Last week I discussed some of the great things that a council can do to make a town a better place to live. However, there also needs to be a sense of realism about what a council cannot do. Sometimes on the campaign trail, candidates can get a little too excited and promise more than they can actually deliver.

For example, inflation and the presumed looming recession seem top of mind for most people. Inflation is a serious problem, but local governments have a very small, if any, role in creating inflation. Property taxes have inched up over the last few years, but they are not a major cause of inflation. In fact, local governments will be on the receiving end of inflation. Just like most average residents, local governments will pay more for gas, equipment, and supplies.

Some provincial governments have reduced gas taxes to offset the price increases imposed by the large oil companies. This is foolish. The gas taxes are not the cause of the price increase. Provincial governments are reducing their own revenue so that large oil companies can increase their prices.

Local governments should not be drawn into something comparable. Of course, it would be nice for families to benefit from lower property taxes. However, local governments need to consider what this would do to service levels in the community, particularly at a time when local governments are facing the same price inflation as consumers.

Local governments are not a significant part of the cause of inflation; we should not fight inflation on the backs of local governments.

Local governments are creatures of provincial governments, meaning that local governments do not have complete autonomy. They must follow rules that reflect the priorities of the provincial government. Currently, the Ontario government is focussed on increasing the supply of housing in order to make houses available at reasonable prices to all those in the market. There is also pressure that this be done without the usual suburban sprawl that impinges on valuable green space.

This has resulted in a provincial requirement for greater densification, which is a made-up word meaning that there needs to be more housing built, but using up less land. Therefore, communities will be seeing more traditional single-family homes on smaller lots, more medium-rise and high-rise development, and more mixed-use development that combines residential and retail. This is good because it will accommodate more people within a smaller footprint, contribute to the fight against climate change, produce more tax revenue for the municipality, and increase the efficiency of delivery of municipal services like public transit, water and sewer. However, it will also mean that the streetscape of some neighbourhoods will change.

This has resulted in a provincial requirement for greater densification, which is a made-up word meaning that there needs to be more housing built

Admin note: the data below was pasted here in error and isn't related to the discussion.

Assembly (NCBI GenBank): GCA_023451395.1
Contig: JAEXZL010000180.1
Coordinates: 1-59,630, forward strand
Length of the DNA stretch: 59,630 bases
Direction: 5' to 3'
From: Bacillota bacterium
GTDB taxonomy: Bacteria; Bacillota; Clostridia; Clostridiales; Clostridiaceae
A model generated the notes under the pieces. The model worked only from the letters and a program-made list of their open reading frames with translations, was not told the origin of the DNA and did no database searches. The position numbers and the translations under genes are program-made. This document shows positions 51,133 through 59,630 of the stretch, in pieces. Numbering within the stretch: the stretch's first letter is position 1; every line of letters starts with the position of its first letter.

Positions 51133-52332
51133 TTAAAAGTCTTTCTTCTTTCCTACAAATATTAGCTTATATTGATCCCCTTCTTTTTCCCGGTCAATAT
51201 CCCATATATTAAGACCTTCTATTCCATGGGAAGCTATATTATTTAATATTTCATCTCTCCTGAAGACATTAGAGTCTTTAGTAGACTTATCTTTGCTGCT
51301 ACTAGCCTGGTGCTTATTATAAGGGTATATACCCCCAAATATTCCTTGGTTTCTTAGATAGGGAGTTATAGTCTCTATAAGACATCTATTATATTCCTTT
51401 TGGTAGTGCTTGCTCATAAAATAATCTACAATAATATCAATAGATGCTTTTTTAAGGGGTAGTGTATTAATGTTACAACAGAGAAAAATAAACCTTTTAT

The local council should do as much as it can to ensure that the new densified development fits into the local community, but there are limits to what the municipality can do. It needs to negotiate with the developer to ensure that new developments are attractive and cause minimal disruption to established communities. However, the municipality can only go so far.

A developer has a right to appeal to the Ontario Land Tribunal if the developer is dissatisfied with council’s decision. This creates a situation where the municipality feels obligated to negotiate with the developer in hopes of getting half of what it wants rather than holding firm and risk getting nothing from the Tribunal.

Municipalities are also constrained in how they can regulate legal businesses. Not everyone regards a cannabis production facility or short-term rentals as positive amenities in the community. However, these are both legal businesses. Municipalities have leverage under the Planning Act or other provincial legislation to exercise some control over how these businesses operate, but the municipality cannot prevent them from operating and it can only regulate them in ways allowed by provincial legislation. This can be frustrating for both the council and local residents, but there are limits to how far local governments can go.

Of course, local government does not have to accept the status quo quietly. Pelham can work with other municipalities through organizations like the Association of Municipalities of Ontario, and the Federation of Canadian Municipalities, to change the existing legislation. However, the short-term situation is that local governments must learn to live within the constraints imposed by existing provincial legislation.

In the short-term, it is more productive to look for creative ways to provide densification and live with legal businesses than to fight losing battles.

As I have argued in these two articles, the beginning of term is a great time for a council. Much needs to be done and local governments have the power to accomplish some important goals, but there are also limitations. However, good local governments can find creative ways to accomplish a great deal even while living within those limitations.

David Siegel is Brock University emeritus professor of Political Science.